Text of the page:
Angles 8 – By Way Of Deception – Live In Ljubljana (CF 256)
I had the honor of writing the liner notes for this fantastic album by one of my favorite bands, recorded live in Ljubljana, Slovenia on July 1, 2011. The band is Martin Küchen on alto sax, Alexander Zethson on piano, Eirik Hegdal on baritone and sopranino saxophones, Goran Kajfes on trumpet, Johan Berthling on double bass, Kjell Nordeson on drums, Mats Äleklint on trombone, Mattias Ståhl on vibes. Check out their other albums too.
Here are the liner notes :
“The music on this album is dedicated to creating a better world; a world without war and killing, without poverty and exploitation; a world where men of all governments realize the vital importance of life and strive to protect rather than destroy it. We hope to see a new society of enlightenment and wisdom where creative thought becomes the most dominant force in all people’s lives”, Charlie Haden writes in the liner notes to the debut album of the Liberation Music Orchestra in 1969.
And it could have been written for Angles, a band that draws from the same well, both politically and musically. In its two previous albums, as on this one, Angles has a clear message against war and violence, against the terror and horror in our Vietnams of today, now located in the Middle-East, tomorrow possibly – and unfortunately probably – elsewhere again.
The musical link is as strong, drawing from an even deeper well, a source of sounds evoking the collectively shared sadness and revolt of common people, building on traditions of village wedding and funeral bands, playing music that is the emanation of their sentiments, with phrases that bounce off cobbled streets and melodies that resonate in dusty market squares. The ancient folk traditions are palpable: you can hear the European fanfare or brass bands, mixed with Latin echoes in the soloing on “Afternoon/By Way Of Deception”, the long first track, or tribal African rhythms in the percussive parts, with wisps of Balkan brass. By analogy, listen back to the Liberation Music Orchestra, listen to the great compositions “Nkosi Sikelel’i Afrika”, “Song For Ché”, “Sandino” or “La Passionaria”.
The themes here are equally grand and elaborate, with melodies that touch you deep in your heart with a strong feeling of an indefinable truth, melodies that keep repeating in your brain, with the cinematic power of a Nino Rota soundtrack, tunes and sounds that all of us have deeply ingrained in our unconscious, the universal feelings that we all share, with rhythms that come from life itself, fast at times, full of drama, full of anger, or slow, to commemorate the ones who came before, equally dramatic, full of sadness, and with improvisations that articulate the distress but also the jubilation of the individuals in that community, glorious, spiraling, serpentine, like the trance-like intertwining phrases of reed instruments in Berber bands, the unpolished raw yet mesmerizing interplay of African wedding music. This is not jazz, but a synthesis of real authentic music throughout the ages and cultures, rendered all the more powerful because of its modern format and virtuosic playing.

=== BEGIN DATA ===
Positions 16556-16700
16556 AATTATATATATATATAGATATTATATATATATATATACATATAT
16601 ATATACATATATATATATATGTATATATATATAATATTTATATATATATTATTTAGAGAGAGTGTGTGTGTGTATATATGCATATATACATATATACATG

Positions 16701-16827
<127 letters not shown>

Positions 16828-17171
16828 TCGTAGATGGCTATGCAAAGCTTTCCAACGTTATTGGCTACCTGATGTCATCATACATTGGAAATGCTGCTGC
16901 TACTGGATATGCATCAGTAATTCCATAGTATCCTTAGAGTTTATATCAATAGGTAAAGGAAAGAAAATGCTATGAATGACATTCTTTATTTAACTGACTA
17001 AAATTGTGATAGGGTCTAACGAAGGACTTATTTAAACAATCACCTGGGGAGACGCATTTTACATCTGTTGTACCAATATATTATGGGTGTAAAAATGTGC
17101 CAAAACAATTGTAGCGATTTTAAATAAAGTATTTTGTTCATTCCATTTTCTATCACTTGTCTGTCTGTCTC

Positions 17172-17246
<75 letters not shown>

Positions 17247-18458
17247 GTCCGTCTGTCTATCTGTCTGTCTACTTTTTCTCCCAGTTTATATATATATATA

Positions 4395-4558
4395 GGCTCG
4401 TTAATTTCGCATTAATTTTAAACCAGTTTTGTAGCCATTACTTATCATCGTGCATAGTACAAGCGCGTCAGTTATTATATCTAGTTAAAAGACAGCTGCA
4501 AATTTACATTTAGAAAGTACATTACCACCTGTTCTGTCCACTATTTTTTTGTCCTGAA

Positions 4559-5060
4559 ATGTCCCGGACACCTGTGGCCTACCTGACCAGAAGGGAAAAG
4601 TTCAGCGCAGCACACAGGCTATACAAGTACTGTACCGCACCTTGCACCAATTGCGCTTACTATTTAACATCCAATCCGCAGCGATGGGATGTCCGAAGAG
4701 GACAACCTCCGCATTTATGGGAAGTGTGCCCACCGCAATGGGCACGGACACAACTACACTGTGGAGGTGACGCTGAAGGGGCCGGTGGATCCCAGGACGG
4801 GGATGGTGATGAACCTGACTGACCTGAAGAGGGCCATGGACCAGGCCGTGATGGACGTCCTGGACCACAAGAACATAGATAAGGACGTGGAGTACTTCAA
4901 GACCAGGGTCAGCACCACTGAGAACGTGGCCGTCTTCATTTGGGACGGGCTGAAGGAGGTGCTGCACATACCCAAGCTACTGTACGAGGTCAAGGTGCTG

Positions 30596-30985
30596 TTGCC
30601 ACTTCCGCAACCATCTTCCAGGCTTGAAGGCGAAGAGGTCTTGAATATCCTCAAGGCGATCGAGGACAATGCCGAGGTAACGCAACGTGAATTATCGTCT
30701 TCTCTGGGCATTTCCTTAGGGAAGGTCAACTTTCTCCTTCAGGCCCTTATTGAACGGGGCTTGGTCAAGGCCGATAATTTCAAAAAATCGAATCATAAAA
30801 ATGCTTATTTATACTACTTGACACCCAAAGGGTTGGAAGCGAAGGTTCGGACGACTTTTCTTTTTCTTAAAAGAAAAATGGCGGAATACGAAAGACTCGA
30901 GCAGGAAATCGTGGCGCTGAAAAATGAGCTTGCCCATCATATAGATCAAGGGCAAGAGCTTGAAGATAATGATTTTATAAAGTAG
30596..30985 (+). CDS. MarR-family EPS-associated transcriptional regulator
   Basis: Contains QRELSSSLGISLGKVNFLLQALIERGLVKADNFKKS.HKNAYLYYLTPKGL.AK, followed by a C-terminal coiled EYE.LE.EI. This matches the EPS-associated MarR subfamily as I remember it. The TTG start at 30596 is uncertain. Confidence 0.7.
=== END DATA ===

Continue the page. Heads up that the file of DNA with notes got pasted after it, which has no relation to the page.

The idea to make the Angles sextet into an octet was a good one, making the sound fuller, giving more volume, offering more opportunities for contrast and depth, and making the grand themes even more sweeping and majestic. This is music for everyone to join in.
It is not a surprise that the band’s third album is also the third live recording, since the closeness to an audience seems critical, as a sounding board, as a prerequisite like the bands in the street, it is their feelings that are evoked and expressed. It is all about the audience. This is not the music for abstractions, individual artistic expressions or for esoteric elitism, this is music that resonates with immediate effect, hopefully also with lasting effect, contrasting the joy and the sadness, the laments and outcries. Yet don’t be mistaken, the music is carefully crafted and orchestrated, including sudden and unexpected rhythm changes, subtle and sensitive calmer moments, high speed unison lines, that unravel and reconstitute, with soaring improvisations, but it is the overall sound, the combined power that is the real hero here. It is agitating, gripping, irresistible, enchanting, enthralling, hypnotic, spellbinding, compelling, inciting you to join in, to be swept away by the collective feelings and aspirations.
The idea of communal music is to express the sentiments of those present, to give a voice to collective emotions that are too complex to articulate, except by music, except by great music. Liberating music.”